• End with a celebration. After all that hunting, your supporters deserve something special to wrap things up—especially if the game got a little competitive. Hold a dance party, host an ice cream sundae bar, or do a round of soothing goat yoga to bring everyone together—and bring in a few more donations.

Clues, riddles, and puzzles: 20+ examples to get started

As you can see, planning a scavenger hunt is a lot like planning other events. But then there’s the clues. When it comes to clues, you can get down with your most creative self and do whatever the heck you want. Here are a few places to start.

Word find puzzle.

Hide the names of the various items in a word search puzzle. You can make your own puzzle here, adjusting the difficulty level based on your audience.

Rhyming clues.

Order a cappuccino, don your favorite beret, and spend an afternoon writing clever rhymes to lead participants to the final prize. And if you’ve got writer’s block, never fear: this is just the type of writing assignment that AI does with aplomb. In fact, we asked it to write a few! Here ya go:

  • Local bookstore or library:

I'm full of stories, truth or lies,

With covers that hold endless skies.

On bookshelves tall or tucked away,

Seek me where imagination's at play.

  • Typewriter or keyboard

I have keys, but I don't lock,

I display letters around the clock.

Find me where words come to life,

Where tales are written, free from strife.

  • Jigsaw puzzle:

I'm a puzzle of pieces, scattered and small,

Put me together to form a grand hall.

Find me where logic and patience blend,

A challenge to solve, an adventure to send.

Okay, we wouldn’t use “puzzle” to describe a … puzzle. So, like always, be sure to edit! But those are pretty cute, huh?

Find someone who…

For community nonprofits, a scavenger hunt that requires everyone to talk to different people in the neighborhood is on fleek and on brand. For example, you can ask people to find someone who:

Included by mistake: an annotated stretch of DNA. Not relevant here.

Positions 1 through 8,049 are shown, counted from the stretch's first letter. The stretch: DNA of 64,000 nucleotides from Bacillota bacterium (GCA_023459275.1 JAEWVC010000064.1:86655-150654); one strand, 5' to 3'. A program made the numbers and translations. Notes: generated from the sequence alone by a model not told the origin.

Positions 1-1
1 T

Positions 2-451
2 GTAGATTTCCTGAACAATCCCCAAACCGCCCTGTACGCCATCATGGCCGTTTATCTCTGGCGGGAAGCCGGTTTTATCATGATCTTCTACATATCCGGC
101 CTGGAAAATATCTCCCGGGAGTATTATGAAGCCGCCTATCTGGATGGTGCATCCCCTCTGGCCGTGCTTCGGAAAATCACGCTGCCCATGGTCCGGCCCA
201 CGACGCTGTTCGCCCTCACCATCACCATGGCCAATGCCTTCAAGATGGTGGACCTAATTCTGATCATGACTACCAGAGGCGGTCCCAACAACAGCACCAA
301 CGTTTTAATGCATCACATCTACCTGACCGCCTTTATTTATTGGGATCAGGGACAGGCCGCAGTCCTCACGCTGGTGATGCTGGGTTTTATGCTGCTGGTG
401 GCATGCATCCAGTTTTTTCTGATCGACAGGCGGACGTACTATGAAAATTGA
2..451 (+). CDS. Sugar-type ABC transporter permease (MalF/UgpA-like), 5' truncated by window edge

• Has lived in the neighborhood for their whole life.
  • Has a pet that isn’t a dog or cat.
  • Speaks more than three languages.
  • Has been to more than 25 countries.
  • Has read the Silmarillion in its entirety.


If you want to make your participants work it, frame each item or location as a head-scratching riddle.

  • I go all around the world but stay in the corner. (Find a stamp.)
  • I have 13 hearts but no other organs. (Find a deck of cards.)
  • I get wet while I’m drying. (Find a towel.)
  • I’m easy to pick up but hard to throw. (Find a feather.)

Photos clues.

Give participants a stack of photos leading to each clue, but give it a tricky twist.

  • Each photo is super zoomed-in so that it’s hard to tell what it is.
  • Cut up the photos into mini-puzzles that folks have to put together.


There are plenty of ways to boost the challenge factor by having participants do some good old fashioned word games.

  • Unscramble letters for the clue.
  • Fill in the blank, with key letters left out.
  • Write the clue backwards.
  • Make up a secret code.

Get fancy.

Have some fun by taking your clues in unexpected and slightly over-the-top directions.

  • Write in invisible ink. Buy it or DIY it (it’s just lemon juice and water!), then write clues that only show up under special circumstances. So tricky!
  • Make a map. Hire an artist to make a keepsake map to lead participants from one item to the next.
  • Work for it. Hide the clues in water and freeze them.
  • Balloons for all. Hide the clues in balloons, blow them up, and tie them all over for an event that really pops.

With this knowledge in hand, we hope you feel ready to embark on an epic scavenger hunt adventure, whether it’s on the high seas, the low seas, or the seas of your nearest public park. Now, gather your team, follow the trail, and unlock the treasure (i.e., donations) before you!

Scavenger hunt fundraiser: Key takeaways

  • A scavenger hunt fundraiser is a fun activity where participants find or complete a list of items to raise money for a worthy cause.
  • Scavenger hunts not only offer a fun challenge and foster community but also provide flexibility in terms of brainstorming creative themes and fundraising strategies so you can hit your financial goals.
  • A fundraising scavenger hunt challenge requires careful planning and a lot of decisions for the nonprofit, starting with choosing a location and theme, deciding on the format, setting up an event site for registration and ticket sales, promoting the event, and establishing rules.
  • At the same time, scavenger hunts give you room to be creative when you choose items and write clues.
  • Scavenger hunts can be in-person, online, or hybrid. You can also choose from numerous themes and structure your clues and items accordingly.